More than a century ago, William James (1890/1981) argued that “introspective observation is what we have to rely on first and foremost and always” (p. 185). For Bandura (1986), “a theory that denies that thoughts can regulate actions does not lend itself readily to the explanation of complex human behavior”.
Social Cognitive Theory is rooted in a view of human agency in which individuals are agents proactively engaged in their own development and can make things happen by their actions. Key to this sense of agency is the fact that, among other personal factors, individuals possess self-beliefs that enable them to exercise a measure of control over their thoughts, feelings, and actions, that “what people think, believe, and feel affects how they behave” (Bandura, 1986, p. 25).
Bandura provided a view of human behavior in which the beliefs that people have about themselves are critical elements in the exercise of control and personal agency. Thus, individuals are viewed both as products and as producers of their own environments and of their social systems.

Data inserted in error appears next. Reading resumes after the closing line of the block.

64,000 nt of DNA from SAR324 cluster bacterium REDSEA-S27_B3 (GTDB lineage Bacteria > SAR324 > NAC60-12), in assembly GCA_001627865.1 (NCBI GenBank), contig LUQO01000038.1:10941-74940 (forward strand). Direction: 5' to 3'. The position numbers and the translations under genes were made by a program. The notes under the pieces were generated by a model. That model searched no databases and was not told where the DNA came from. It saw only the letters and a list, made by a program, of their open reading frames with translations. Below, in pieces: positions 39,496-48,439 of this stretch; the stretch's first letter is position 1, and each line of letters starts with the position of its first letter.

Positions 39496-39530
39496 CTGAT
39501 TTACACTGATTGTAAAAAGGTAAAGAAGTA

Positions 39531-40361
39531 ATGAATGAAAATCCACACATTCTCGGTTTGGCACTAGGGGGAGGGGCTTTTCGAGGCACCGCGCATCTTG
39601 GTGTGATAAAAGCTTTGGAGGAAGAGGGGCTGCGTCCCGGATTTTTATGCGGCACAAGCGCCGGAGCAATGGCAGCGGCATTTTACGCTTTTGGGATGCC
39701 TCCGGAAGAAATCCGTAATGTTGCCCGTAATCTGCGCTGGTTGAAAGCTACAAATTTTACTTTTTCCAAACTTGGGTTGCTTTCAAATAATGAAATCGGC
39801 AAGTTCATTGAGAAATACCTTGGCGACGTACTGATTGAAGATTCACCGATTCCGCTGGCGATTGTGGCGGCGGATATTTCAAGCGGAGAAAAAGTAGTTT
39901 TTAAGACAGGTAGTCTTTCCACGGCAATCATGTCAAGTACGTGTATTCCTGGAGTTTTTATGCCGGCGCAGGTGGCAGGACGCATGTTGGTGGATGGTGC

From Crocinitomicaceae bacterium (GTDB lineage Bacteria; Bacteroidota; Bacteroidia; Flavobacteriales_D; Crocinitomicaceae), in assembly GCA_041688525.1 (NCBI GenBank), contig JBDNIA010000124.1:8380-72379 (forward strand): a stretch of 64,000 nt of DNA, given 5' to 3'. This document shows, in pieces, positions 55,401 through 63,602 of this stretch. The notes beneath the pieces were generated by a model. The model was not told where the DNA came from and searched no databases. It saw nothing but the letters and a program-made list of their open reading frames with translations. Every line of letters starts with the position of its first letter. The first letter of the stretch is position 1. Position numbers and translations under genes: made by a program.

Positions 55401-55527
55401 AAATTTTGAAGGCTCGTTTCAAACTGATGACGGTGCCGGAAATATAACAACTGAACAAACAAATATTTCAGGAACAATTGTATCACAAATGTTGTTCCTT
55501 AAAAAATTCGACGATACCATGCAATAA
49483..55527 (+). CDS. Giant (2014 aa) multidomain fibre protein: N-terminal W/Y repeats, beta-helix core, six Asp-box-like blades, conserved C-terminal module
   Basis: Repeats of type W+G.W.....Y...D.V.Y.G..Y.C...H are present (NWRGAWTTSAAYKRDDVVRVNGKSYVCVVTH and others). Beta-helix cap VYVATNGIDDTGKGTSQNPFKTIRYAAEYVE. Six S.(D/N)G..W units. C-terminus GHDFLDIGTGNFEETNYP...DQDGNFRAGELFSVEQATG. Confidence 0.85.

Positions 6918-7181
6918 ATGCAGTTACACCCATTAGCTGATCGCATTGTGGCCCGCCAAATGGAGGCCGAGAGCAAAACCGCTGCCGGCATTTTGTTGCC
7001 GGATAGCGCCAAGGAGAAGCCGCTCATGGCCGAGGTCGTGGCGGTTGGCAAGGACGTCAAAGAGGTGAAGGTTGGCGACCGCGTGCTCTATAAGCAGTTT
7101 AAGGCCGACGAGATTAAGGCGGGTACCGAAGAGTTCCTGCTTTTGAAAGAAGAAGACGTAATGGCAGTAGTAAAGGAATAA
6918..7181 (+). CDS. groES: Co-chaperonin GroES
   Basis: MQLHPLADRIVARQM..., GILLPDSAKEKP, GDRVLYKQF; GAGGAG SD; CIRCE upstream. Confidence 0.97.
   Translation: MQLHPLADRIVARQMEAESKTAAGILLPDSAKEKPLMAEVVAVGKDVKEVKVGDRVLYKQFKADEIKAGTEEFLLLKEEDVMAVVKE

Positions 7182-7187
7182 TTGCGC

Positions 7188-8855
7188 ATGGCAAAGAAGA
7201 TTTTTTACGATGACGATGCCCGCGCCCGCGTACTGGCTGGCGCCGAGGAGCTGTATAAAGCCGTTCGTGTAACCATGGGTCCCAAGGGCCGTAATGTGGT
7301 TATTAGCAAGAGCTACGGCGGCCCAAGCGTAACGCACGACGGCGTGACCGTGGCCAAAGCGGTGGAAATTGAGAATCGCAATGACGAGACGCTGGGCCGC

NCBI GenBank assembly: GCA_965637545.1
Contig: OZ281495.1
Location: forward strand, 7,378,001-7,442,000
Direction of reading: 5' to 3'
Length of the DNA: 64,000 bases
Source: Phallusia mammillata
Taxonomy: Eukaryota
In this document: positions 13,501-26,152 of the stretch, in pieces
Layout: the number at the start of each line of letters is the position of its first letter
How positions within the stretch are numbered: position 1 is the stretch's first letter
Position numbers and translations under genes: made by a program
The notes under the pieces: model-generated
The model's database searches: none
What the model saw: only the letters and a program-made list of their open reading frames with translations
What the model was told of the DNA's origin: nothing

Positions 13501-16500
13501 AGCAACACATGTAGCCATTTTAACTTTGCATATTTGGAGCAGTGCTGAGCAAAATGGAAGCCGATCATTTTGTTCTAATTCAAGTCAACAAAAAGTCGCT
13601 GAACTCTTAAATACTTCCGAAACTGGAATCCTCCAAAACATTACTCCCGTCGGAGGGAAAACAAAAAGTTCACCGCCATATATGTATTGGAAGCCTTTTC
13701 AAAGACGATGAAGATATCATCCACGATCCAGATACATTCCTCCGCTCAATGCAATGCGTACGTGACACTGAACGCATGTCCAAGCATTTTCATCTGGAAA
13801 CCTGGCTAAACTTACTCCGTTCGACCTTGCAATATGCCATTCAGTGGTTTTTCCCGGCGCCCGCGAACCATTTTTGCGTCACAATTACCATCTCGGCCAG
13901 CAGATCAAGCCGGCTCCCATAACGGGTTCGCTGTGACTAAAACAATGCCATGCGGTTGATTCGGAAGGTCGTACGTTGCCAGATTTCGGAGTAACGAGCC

Because human lives are not lived in isolation, Bandura expanded the conception of human agency to include collective agency. People work together on shared beliefs about their capabilities and common aspirations to better their lives.
Schunk, D. H., & Pajares, F. (2002). http://www.emory.edu/EDUCATION/mfp/eff.html
Bandura. A. (1982). Self-efficacy Mechanism in Human Agency. American Psychologist, 37, 122-147.
Bandura, A. (1997). Self-efficacy: The Exercise of Control. New York: Freeman.
Pajares, F. (1996). Self-efficacy Beliefs in Academic Settings. Review of Educational Research, 66, 543-578.
Information on Albert Bandura can be accessed directly from his web site at Stanford University at
RATIONAL EMOTIVE BEHAVIORAL THERAPY, (REBT) represents a model of change that has undergone more and more extensive empirical investigation during the recent years.
According to this model, psychopathology, the study of the causes and development of psychiatric disorders, is a result of a person possessing irrational beliefs that sabotage their purpose and goal. It is widely accepted that at the core of each human disturbance endures the tendency of making devout, absolutistic evaluations of perceived events that come in the form of dogmatic “musts” or “shoulds”.